A 3D printer that uses lasers in order to create more complex objects than traditional devices from a range of different materials has been developed by a team at Rice University in Houston, Texas.
The printer uses a modified, commercial-grade CO2 laser cutter to create OpenSLS, an open-source, selective laser sintering platform that can print intricate 3D objects from powdered plastics and biomaterials.
The system costs at least 40 times less than its commercial counterparts and allows researchers to work with their own specialized powdered materials.
Traditional 3D printers squeeze melted plastic through a needle as they trace out two-dimensional patterns. Three-dimensional objects are then built up from successive 2D layers.
One of the limitations of this method is that it cannot create structures with overhangs because it needs to layer the plastic onto an underlying structure.
However, the OpenSLS system works differently, the laser shines down onto a flat bed of plastic powder and wherever the laser touches powder, it melts it to form a small volume of solid material.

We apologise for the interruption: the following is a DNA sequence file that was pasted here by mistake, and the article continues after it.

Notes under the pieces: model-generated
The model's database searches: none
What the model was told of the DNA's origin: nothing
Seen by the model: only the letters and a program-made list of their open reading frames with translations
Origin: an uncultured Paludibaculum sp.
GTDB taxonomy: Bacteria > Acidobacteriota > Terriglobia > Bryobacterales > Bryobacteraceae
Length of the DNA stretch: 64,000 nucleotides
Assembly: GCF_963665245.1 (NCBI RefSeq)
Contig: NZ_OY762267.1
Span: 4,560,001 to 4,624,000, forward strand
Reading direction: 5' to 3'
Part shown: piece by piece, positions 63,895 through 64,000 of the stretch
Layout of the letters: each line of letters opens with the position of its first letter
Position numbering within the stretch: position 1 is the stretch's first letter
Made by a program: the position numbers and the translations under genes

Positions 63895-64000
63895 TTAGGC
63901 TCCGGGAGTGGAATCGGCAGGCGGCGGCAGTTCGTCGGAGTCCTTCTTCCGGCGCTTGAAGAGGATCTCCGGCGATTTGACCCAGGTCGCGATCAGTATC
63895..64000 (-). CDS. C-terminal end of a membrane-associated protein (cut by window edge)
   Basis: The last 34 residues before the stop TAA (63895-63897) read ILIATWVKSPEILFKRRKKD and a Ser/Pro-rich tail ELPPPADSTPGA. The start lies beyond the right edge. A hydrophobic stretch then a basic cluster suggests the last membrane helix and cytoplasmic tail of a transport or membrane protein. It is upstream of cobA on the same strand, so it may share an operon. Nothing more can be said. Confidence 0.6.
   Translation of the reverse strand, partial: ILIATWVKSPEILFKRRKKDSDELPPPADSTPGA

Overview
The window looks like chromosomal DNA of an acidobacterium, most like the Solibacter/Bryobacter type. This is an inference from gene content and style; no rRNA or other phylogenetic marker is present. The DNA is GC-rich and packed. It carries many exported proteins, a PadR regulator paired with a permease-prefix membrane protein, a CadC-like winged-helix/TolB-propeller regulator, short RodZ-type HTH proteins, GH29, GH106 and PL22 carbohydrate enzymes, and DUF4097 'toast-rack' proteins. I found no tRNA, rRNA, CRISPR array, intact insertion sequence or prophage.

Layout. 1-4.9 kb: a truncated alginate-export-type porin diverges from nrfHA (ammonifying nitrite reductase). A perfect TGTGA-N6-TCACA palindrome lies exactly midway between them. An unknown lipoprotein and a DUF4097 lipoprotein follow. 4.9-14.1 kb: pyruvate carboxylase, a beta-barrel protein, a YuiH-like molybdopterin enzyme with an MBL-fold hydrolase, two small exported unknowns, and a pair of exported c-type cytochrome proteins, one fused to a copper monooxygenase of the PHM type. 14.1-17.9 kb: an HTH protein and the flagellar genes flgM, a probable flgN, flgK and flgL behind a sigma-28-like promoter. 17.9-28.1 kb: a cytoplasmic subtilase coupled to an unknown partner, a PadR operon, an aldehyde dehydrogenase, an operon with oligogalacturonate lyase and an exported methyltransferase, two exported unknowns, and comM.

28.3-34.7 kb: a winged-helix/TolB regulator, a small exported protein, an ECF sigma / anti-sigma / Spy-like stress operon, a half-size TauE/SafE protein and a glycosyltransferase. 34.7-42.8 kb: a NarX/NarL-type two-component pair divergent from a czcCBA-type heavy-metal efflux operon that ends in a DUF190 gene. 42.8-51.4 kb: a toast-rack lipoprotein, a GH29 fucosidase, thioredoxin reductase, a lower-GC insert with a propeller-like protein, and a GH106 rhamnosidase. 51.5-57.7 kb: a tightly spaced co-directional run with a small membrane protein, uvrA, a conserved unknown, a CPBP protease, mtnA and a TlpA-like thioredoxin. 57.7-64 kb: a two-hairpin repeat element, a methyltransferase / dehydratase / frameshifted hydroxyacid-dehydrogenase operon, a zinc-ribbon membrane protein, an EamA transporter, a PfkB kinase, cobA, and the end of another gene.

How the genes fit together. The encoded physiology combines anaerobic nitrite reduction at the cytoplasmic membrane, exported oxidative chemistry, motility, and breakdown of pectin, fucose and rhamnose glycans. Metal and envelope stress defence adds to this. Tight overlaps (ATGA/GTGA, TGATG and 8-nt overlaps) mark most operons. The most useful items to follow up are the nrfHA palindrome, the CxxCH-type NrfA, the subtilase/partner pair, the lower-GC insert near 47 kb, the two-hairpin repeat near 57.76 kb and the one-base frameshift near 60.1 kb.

By tracing the laser in two dimensions, the printer can fabricate a single layer of the final part.
Where commercial SLS machines generally don't allow users to fabricate objects with their own powdered materials, the new machine is capable of this which is of great value to researchers who want to experiment with biomaterials for regenerative medicine and other biomedical applications.
"Designing our own laser-sintering machine means there's no company-mandated limit to the types of biomaterials we can experiment with for regenerative medicine research," said Ian Kinstlinger, study co-author.
The team showed that the machine could print a series of intricate objects from both nylon powder, which is a commonly used material for high-resolution 3D sintering, and from polycaprolactone, which is used to make templates for studies on engineered bone.
"SLS technology has been around for more than 20 years and it's one of the only technologies for 3D printing that has the ability to form objects with dramatic overhangs and bifurcations," said study co-author Jordan Miller.
"SLS technology is perfect for creating some of the complex shapes we use in our work, like the vascular networks of the liver and other organs."
A 3D printer that can print human flesh in order to replace injured or diseased tissue was recently demonstrated by scientists at Wake Forest Baptist Medical Centre in North Carolina.